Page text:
Photo: Calum Gentles

After getting my breath back, I went to take a big sip of water, only to discover that I was down to the dregs of my 1.5 litre Camelbak. Faced with the prospect of tackling the massive climb back up to Carron Crag and another two stages, without any water, my only option was to fill up my bladder from the little stream trickling down into Coniston. Feeling like one of those ‘Z’ list celebrities you find yourself shouting at on Bear Grylls’ Island, I inspected the contents, and, satisfied that it looked clear, decided to risk it. It also tasted a hell of a lot nicer than some tap water I’ve consumed, and at that moment in time, I didn’t care if I was struck down with E-Coli the next day, as long as I got round the course.

The water was definitely needed for the proceeding climb, and by the time I got to the top of Lawsons Park, I was adding whatever sachets of energy drink and electrolytes I could find in my bag to help get me round the rest of the course.

Stage 5 was a short but sweet blast down ‘Tight Brown’, another classic section of Grize-trail, famed for its big loose corners. Once again, water and mud were the the order of the day, and a covering of leaves masked some sniper rocks that could catch you out if you were unlucky.

From here, there was just a final push back up to Carron Crag for the final stage, which most of us had been dreading. The nadgery, twisty trail through the trees that had been built for the National Champs in March, had been tricky enough in the dry, but in these conditions, it was nigh on unrideable in places. Most people I’d spoken to had found themselves tripoding down much of the top section in practice, and, although I’d made a relatively respectable job of it in practice, I was all over the place in my race run. It was so muddy and slippy in places that putting a foot down offered even less traction than just relying on your tyres. The only saving grace was that they’d cut out an impossible gully that had been used back in March, and put in a much more rideable line, complete with some woodwork to help us over the worst of the bog. The new section also cut out most of the nasty climb out of the trees and offered a short cut onto the loose track down to the fireroad for the sprint to the final section. Once again the trail was a total mud bath, but it was nothing compared to the quagmire that lay in wait. The final sprint through the field had now become an actual mud chute that culminated in a pool of liquid cow shit. And if those didn’t have you off your bike wallowing around in excrement, the short greasy climb up to the finish line was enough to scupper most people, including overall winner and all round mtb legend, Adam Brayton.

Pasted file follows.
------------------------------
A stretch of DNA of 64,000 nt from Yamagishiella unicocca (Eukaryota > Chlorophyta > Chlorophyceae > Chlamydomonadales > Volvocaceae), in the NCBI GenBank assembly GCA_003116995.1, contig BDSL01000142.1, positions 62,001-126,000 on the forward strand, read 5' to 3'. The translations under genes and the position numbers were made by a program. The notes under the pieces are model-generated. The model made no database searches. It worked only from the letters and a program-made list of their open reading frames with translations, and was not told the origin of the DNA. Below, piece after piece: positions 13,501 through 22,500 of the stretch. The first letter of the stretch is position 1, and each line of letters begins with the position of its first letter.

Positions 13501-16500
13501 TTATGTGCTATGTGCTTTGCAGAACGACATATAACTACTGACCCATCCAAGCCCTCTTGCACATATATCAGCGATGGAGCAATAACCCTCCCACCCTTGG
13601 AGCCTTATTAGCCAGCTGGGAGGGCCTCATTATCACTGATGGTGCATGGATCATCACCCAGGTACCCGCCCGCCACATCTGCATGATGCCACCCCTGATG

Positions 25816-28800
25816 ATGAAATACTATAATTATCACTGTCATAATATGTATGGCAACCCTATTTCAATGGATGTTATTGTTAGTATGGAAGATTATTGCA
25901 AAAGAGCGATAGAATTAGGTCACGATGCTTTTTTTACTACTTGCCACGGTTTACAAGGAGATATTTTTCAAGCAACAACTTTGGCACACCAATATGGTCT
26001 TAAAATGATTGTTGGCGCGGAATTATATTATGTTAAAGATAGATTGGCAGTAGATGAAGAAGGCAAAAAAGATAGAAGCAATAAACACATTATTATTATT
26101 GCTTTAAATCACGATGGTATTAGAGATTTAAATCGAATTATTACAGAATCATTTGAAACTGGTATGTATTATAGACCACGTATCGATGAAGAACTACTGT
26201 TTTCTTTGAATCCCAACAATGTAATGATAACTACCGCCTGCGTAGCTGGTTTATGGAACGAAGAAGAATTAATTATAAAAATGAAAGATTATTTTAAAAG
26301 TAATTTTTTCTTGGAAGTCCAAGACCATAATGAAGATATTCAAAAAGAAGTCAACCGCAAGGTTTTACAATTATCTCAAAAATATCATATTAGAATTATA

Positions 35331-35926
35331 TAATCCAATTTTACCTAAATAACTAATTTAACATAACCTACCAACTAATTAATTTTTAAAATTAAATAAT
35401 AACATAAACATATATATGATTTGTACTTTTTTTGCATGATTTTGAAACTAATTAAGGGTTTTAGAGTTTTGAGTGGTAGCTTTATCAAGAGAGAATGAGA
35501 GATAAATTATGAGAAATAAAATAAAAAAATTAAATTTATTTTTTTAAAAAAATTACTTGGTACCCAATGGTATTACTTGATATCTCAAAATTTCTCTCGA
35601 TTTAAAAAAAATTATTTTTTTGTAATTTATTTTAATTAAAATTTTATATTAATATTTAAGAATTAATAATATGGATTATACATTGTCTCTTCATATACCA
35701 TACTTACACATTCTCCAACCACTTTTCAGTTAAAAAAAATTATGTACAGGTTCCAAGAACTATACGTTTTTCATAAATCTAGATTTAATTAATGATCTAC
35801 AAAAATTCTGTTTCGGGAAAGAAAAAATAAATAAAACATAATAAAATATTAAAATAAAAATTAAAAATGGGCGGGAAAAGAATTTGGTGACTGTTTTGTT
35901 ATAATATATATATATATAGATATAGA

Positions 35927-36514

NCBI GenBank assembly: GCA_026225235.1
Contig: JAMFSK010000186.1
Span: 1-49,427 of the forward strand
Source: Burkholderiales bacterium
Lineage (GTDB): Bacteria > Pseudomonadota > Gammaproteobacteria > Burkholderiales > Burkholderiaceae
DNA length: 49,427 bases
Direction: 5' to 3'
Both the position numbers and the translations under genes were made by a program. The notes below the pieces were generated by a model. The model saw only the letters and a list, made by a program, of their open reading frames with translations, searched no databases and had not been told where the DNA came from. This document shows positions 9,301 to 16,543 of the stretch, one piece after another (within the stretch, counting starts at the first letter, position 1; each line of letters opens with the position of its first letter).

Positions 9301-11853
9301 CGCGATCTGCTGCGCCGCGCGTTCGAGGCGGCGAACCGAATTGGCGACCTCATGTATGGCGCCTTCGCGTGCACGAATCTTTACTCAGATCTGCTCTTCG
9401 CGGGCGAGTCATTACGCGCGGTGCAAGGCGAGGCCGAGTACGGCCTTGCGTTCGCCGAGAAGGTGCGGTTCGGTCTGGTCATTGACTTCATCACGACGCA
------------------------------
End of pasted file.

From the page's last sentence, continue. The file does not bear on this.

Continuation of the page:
Photo: Dialled In UK

The crowd pleasing, ritual humiliation was reminiscent of an 80s game show, and as I scrambled across the line, it felt like I was realising a childhood dream to appear on “It’s a Knock Out”. Google it, kids. By this stage, I was so accustomed to being coated in slop that I no longer cared, and the relief of finishing left me feeling happy as pig in cow shit.

My elation was increased further still when I handed in my transponder and discovered that I’d finished second in my category as well as second in the series overall. Climbing up on to the second step, twice, was a pretty sweet end to what had been a tough, but hugely enjoyable weekend.

Massive thanks to everyone who helped to make the series happen: the organisers, marshals, medics, hosts, sponsors, trail builders, and, of course, fellow riders.

A week later, I’m still scrubbing dirt out of my nails, but I do, at least, have a trophy gleaming down at me from the mantelpiece!